Tuesday, January 29, 2008

Open letter to AIDS 2008 Organizers

MEMO FROM:
THE GLOBAL COMMITTEE ON
HIV/AIDS AND DISABLITY


TO: Organizers of the XVII International AIDS Conference
FROM: The Global Committee on HIV/AIDS and Disability
RE: The Participation of Deaf People and People with Disabilities at the Mexico City AIDS 2008 Conference
DATE: November 23, 2007

We, the undersigned members of the newly formed Global Committee on HIV/AIDS and Disability call upon the organizers of the XVII International AIDS Conference in Mexico City to include people with disabilities at all levels of the conference and to provide far better services than were available at the XVI AIDS conference in Toronto. While we appreciate the efforts you are making to serve individual community members with disabilities, we feel that people with disabilities should also be seen as a group at high risk for HIV/AIDS.

Deaf people and people with disabilities around the world are as or more likely to be HIV+ as their hearing counterparts.1 People with disabilities are often at high risk of sexual abuse.2 Deaf people are particularly vulnerable because of lack of accessible information. Few nations or municipalities document the issue of HIV/AIDS among Deaf people, Blind people, people with physical or mental disabilities or other disabling conditions. This means that it is difficult to track the impact of HIV/AIDS on the community and difficult to get resources to improve conditions. For example, the 2005 UNAIDS report makes no mention of these problems despite Deaf people and people with disabilities being unusually vulnerable populations.

We request that the organizers of AIDS 2008:

• Invite prominent people with disabilities to be Keynote Speakers at AIDS 2008 to highlight some of the important issues related HIV/AIDS in the Deaf community and among people with disabilities.
• Make a good faith effort to solicit and accept scientific papers on issues of deafness and disability.
• Provide a space in the Global Village where Deaf people and people with disabilities can network and access services.
• This space could also serve as an information center where people newly disabled because of HIV/AIDS can get information from people experienced with disabilities.
• Provide time and space in the Media Office for an official press conference of the Global Committee on HIV/AIDS, Deafness and Disability.
• Provide far more sign language interpreting and access services including guides for blind people and physical accessibility coordinators than were available at the AIDS 2006 conference. Ideally, these services should be run out of a central location such as one associated with an area in the Global Village.
• Provide a significant number of focused scholarships for Deaf people and people with disabilities around the world.
• Commit to help advocate on issues concerning Deaf people and people with disabilities around the world including access to prevention information, demographic information about the spread of HIV/AIDS in communities, and appropriate counseling, treatment and support for community members living with HIV/AIDS.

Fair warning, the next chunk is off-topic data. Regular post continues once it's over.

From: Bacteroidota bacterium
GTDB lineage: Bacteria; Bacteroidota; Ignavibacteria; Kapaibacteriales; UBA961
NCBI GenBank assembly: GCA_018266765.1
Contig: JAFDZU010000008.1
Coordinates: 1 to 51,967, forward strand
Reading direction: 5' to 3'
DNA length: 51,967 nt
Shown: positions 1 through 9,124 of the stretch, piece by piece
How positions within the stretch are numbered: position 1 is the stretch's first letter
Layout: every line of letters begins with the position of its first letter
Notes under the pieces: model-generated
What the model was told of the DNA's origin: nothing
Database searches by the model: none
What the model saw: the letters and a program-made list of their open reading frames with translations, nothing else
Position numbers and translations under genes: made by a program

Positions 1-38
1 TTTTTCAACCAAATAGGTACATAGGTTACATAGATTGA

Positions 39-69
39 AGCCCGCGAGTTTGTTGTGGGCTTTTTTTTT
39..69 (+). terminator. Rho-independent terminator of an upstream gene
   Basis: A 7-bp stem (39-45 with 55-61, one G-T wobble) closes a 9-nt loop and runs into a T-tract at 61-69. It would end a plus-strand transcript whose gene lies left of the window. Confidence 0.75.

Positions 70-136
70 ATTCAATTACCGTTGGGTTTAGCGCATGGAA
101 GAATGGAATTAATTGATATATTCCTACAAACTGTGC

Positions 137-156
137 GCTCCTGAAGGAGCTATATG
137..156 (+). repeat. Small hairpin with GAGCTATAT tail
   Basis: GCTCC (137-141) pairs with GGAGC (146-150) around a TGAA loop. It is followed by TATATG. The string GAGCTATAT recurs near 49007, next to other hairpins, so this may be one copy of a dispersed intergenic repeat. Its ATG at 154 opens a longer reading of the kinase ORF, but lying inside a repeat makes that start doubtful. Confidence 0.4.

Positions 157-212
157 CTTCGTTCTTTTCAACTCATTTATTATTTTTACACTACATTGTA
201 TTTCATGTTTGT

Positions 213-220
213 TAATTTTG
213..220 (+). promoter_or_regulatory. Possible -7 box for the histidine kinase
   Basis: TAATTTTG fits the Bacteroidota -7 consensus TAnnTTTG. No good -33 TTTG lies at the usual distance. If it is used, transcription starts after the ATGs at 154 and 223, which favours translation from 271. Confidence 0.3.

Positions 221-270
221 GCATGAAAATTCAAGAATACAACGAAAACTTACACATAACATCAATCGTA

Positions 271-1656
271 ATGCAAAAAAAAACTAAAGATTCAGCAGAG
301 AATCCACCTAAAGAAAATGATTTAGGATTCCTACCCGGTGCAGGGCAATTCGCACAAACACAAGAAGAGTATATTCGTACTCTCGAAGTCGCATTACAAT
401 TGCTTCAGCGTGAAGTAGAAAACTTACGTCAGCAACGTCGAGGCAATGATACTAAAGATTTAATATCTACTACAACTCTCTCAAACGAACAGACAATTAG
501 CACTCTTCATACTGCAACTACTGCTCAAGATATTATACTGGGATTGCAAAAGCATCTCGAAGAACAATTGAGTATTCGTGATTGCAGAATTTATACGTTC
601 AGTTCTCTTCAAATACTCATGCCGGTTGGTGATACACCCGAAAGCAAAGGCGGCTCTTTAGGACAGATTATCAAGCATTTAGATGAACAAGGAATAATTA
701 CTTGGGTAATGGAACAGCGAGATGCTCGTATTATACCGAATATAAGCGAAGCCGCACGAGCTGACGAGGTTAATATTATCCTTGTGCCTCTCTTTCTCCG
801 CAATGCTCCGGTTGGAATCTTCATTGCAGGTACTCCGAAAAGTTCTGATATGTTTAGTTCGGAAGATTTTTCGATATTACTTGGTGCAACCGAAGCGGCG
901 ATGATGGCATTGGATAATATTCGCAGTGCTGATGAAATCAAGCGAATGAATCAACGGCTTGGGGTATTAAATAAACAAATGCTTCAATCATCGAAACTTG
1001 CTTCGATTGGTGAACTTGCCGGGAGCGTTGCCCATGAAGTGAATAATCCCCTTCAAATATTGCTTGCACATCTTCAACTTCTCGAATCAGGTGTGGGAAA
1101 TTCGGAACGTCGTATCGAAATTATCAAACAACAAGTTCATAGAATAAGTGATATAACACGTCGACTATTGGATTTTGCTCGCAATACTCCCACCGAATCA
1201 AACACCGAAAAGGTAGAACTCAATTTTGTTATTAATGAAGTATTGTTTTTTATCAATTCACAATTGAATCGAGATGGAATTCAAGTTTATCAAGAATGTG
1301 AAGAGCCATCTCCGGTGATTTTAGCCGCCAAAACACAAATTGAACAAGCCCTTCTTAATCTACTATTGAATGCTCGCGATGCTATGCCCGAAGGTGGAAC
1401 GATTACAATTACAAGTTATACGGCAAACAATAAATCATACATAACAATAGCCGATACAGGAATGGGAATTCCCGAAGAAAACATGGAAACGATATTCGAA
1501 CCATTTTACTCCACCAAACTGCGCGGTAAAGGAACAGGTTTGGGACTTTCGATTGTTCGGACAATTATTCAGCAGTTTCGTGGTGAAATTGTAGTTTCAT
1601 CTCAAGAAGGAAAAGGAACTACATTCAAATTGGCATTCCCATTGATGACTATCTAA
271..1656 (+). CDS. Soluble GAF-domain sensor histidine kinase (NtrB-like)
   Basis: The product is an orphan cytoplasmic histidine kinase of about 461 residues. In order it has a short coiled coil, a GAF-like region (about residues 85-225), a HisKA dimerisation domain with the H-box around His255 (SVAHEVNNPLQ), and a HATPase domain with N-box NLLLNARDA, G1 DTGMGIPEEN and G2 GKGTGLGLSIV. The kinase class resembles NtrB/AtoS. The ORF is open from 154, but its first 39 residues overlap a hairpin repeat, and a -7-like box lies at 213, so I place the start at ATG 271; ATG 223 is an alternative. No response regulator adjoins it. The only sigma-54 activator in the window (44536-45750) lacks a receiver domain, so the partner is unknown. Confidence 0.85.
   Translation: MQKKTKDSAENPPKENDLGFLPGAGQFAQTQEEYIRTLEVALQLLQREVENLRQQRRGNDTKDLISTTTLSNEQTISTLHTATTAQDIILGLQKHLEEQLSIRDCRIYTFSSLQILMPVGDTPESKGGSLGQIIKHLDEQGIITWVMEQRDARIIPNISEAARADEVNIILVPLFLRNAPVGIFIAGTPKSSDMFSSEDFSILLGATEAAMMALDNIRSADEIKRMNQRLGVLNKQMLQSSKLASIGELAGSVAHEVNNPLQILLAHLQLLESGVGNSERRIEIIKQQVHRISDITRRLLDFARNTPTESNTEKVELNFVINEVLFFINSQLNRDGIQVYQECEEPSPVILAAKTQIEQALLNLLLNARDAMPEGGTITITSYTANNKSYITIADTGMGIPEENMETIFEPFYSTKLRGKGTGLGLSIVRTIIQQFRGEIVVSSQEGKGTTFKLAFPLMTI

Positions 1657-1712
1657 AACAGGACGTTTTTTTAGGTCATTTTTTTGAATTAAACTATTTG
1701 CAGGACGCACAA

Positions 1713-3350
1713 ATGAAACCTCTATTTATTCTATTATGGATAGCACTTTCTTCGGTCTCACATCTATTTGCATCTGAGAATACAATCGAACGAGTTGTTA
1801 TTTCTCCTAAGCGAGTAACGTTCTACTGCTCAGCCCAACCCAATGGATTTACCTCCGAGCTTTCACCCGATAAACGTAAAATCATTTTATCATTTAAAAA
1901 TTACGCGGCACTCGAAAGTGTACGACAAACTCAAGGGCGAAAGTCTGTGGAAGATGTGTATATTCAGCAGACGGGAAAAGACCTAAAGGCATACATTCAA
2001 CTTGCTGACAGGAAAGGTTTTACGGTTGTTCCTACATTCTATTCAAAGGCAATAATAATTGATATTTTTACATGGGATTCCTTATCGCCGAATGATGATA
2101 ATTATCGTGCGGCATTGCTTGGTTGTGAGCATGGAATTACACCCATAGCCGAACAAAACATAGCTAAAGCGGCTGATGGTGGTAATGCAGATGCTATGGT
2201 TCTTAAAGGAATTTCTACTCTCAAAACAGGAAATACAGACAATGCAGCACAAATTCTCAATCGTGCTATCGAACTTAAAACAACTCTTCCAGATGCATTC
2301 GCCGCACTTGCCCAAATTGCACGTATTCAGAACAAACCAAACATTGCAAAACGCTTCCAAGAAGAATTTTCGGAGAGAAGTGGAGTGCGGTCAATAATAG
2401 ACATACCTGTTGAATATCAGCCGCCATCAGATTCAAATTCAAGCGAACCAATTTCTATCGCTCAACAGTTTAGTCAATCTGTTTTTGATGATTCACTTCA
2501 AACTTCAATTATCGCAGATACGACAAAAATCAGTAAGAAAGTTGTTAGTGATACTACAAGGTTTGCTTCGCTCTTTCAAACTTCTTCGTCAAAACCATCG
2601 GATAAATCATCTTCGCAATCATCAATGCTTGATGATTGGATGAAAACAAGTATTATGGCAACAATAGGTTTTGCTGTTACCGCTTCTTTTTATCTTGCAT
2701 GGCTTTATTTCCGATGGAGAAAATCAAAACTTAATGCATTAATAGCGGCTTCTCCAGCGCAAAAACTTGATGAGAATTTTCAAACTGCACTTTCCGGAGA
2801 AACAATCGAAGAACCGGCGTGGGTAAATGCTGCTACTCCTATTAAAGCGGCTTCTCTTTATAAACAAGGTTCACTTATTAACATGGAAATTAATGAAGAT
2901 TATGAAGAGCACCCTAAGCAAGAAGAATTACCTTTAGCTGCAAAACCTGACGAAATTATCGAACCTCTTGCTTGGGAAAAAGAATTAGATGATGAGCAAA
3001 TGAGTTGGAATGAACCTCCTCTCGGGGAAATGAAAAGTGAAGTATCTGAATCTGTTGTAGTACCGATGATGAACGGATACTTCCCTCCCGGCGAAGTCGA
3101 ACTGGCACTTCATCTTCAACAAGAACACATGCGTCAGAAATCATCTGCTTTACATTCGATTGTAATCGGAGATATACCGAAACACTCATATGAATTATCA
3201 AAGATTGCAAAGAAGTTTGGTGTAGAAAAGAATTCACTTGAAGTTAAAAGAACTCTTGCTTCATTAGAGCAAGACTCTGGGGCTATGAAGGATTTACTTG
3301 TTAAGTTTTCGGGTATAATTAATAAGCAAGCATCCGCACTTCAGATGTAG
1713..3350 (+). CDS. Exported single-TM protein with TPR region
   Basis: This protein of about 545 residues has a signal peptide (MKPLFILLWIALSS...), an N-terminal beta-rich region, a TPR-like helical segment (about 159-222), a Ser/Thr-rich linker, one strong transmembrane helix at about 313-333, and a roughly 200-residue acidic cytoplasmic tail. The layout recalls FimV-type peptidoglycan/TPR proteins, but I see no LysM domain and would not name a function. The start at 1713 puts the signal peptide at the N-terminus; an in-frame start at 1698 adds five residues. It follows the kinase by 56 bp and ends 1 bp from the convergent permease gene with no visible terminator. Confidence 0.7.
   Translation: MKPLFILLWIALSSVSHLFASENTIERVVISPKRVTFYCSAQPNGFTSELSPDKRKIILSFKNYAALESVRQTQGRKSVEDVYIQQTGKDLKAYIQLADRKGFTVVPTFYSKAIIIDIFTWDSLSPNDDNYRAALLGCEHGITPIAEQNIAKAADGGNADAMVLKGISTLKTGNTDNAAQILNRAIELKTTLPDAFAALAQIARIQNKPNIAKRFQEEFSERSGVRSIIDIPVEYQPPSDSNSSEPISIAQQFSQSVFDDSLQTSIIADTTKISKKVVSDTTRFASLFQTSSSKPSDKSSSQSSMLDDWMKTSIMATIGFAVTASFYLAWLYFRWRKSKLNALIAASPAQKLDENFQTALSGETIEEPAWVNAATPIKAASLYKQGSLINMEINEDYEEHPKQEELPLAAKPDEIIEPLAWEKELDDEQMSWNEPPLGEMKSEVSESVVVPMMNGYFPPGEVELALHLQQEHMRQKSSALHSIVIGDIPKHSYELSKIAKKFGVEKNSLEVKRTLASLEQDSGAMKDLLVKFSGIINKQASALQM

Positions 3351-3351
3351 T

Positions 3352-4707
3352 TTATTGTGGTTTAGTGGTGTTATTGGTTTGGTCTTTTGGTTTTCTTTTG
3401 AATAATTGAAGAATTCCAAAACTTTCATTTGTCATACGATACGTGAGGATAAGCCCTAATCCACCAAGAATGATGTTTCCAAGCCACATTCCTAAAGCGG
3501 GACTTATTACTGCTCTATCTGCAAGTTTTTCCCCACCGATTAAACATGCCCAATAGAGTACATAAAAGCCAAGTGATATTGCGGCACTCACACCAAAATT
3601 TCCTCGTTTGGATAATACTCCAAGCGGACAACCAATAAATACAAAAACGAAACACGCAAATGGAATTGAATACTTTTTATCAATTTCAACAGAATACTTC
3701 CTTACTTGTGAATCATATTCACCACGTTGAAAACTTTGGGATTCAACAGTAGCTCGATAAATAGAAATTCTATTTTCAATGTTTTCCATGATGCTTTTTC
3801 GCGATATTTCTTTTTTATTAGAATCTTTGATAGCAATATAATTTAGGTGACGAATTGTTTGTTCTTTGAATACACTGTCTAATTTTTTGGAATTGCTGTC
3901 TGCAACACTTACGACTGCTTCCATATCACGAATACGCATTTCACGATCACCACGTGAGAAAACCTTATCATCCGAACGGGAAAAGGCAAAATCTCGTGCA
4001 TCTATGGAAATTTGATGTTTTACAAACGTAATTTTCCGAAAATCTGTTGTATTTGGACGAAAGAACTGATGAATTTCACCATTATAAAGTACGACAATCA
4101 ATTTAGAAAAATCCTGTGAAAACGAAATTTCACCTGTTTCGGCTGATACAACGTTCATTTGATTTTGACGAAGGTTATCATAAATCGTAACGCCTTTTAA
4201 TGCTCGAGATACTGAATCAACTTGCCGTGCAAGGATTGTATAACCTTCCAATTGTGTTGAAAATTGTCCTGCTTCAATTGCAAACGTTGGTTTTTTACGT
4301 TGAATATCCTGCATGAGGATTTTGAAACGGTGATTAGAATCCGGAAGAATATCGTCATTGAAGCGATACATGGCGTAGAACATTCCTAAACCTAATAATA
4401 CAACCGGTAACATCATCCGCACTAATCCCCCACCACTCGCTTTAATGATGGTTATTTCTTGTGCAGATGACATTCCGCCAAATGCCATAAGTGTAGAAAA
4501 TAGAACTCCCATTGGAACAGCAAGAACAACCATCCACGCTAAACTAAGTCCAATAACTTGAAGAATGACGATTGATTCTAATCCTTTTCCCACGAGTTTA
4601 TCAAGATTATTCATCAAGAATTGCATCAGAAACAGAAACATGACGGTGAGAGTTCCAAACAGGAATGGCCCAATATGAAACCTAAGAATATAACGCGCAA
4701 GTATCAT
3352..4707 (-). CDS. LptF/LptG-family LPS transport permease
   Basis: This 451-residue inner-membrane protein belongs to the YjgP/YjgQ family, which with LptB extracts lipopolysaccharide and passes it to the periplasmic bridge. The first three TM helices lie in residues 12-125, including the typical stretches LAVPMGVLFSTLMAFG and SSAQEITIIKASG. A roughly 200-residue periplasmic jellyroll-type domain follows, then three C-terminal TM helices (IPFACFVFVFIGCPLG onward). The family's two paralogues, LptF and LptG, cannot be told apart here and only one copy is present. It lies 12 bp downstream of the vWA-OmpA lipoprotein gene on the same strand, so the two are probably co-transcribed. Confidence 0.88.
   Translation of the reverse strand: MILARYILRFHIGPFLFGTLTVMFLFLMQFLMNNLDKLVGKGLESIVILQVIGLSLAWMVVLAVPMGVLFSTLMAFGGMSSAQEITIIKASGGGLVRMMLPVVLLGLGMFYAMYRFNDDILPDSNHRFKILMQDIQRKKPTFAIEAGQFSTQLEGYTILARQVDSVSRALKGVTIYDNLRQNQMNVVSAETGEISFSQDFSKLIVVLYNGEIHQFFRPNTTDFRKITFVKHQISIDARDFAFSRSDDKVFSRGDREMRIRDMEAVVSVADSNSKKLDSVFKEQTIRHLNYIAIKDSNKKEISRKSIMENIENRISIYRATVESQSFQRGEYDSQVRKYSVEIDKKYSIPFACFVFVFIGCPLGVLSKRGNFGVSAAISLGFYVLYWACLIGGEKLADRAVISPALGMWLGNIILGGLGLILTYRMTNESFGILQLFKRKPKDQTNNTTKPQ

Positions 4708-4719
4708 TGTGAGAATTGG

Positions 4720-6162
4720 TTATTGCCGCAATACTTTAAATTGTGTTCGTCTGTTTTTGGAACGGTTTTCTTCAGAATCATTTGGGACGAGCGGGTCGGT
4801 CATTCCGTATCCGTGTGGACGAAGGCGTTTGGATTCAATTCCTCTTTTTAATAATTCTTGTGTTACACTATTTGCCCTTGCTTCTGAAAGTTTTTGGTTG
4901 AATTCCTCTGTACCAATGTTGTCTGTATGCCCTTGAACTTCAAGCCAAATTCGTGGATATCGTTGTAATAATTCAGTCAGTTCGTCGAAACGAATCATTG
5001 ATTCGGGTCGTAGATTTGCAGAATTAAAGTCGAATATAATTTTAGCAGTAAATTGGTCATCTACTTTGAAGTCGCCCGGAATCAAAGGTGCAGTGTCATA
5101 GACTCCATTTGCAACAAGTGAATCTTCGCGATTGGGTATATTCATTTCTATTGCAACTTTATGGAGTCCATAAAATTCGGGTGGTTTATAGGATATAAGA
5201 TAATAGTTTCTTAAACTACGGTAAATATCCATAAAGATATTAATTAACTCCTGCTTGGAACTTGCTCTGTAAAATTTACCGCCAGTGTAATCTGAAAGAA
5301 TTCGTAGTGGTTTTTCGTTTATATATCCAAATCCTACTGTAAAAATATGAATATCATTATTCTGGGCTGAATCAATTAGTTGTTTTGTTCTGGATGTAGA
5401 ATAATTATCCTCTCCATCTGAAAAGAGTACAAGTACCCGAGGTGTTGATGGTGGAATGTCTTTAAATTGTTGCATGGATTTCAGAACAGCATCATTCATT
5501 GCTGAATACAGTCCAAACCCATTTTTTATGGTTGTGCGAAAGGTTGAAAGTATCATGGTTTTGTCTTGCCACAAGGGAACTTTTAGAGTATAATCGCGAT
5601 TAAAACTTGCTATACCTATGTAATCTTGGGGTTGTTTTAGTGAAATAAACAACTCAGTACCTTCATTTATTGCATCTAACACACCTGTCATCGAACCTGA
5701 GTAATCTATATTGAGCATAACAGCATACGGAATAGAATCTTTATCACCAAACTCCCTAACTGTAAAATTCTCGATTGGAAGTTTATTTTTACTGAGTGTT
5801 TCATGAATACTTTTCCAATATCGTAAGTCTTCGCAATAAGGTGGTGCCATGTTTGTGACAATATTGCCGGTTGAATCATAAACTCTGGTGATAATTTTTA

Thank you for your attention to this matter,

Leila Monaghan, University of Wyoming, United States
Farida Asindua, Handicap International, Kenya
Andy Bartley, AID Atlanta, United States
Claudia Bisol, Universidade Federal do Rio Grande do Sul and Universidade de Caxias do Sul, Brazil
Steven C. Fedorowicz, Kansai Gaidai University, Japan
Anne Finger, Writer and Disability Rights Activist, United States
Lakshmi Fjord, University of California San Francisco, United States
Nora Groce, Yale University, United States
Kevin Henderson, HIV/AIDS and Deaf Activist, United States and Kenya,
Tesfaye Gedlu Mebrate, Ethiopian National Association of the Deaf, Ethiopia
Roberta Goldberg, Interpreter, United States
Deborah Karp, Deaf AIDS Project Maryland, United States
Kristin Lindgren, Haverford College, United States
John Meletse, Gay and Lesbian Archives, South Africa
Ruth Morgan, The University of the Witwatersrand, South Africa
Karen Nakamura, Yale University, United States
Olabisi Olawuyi, University of Ilorin, Nigeria
Washington Opoyo, Liverpool VCT, Kenya
Peter Oracha, Maseno University, Kenya
Constanze Schmaling, HIV/AIDS researcher and sign language scholar, Germany,
Michel Turgeon, Coalition SIDA des Sourds du Québec, Canada


1. Schmaling, C., & Monaghan, L. (Eds.). (2006) HIV/AIDS and Deaf Communities. Coleford: Douglas McLean. [Deaf Worlds Focused Edition, Vol. 22 (1).] Available at: http://www.forestbooks.com/pages/featured.htm; Taegtmeyer, M, Henderson. K, Angala. P, Ngare, C (2006) Responding to the signs: A voluntary counselling and testing programme for the Deaf in Kenya. AIDS 2006 Poster MOPE0876.
2. Groce, N.E. and Trasi, R. (2004) Rape of Individuals with Disability: AIDS and the Folk Belief of Virgin Cleansing. Lancet, 363(9422), 1663-4.

2 Comments:

Blogger Andrea said...

Hi -- I just stumbled across your blog.

I have a blog about Deaf and disabled people in developing countries, and one of the things I sometimes cover there is HIV/AIDS among Deaf or disabled people in developing countries:

wecando.wordpress.com

(click on "HIV/AIDS" under "categories" to see the HIV/AIDs-specific posts, or do a key word search for deaf AIDS or deaf HIV)

I am curious to know if this letter ever received a response from the AIDS conference organizers?

6:44 AM  
Blogger prasannasneha yadhavan said...

Thank you for the info. It sounds pretty user friendly. I guess I’ll pick one up for fun. thank u









Disability Conference

4:21 AM  

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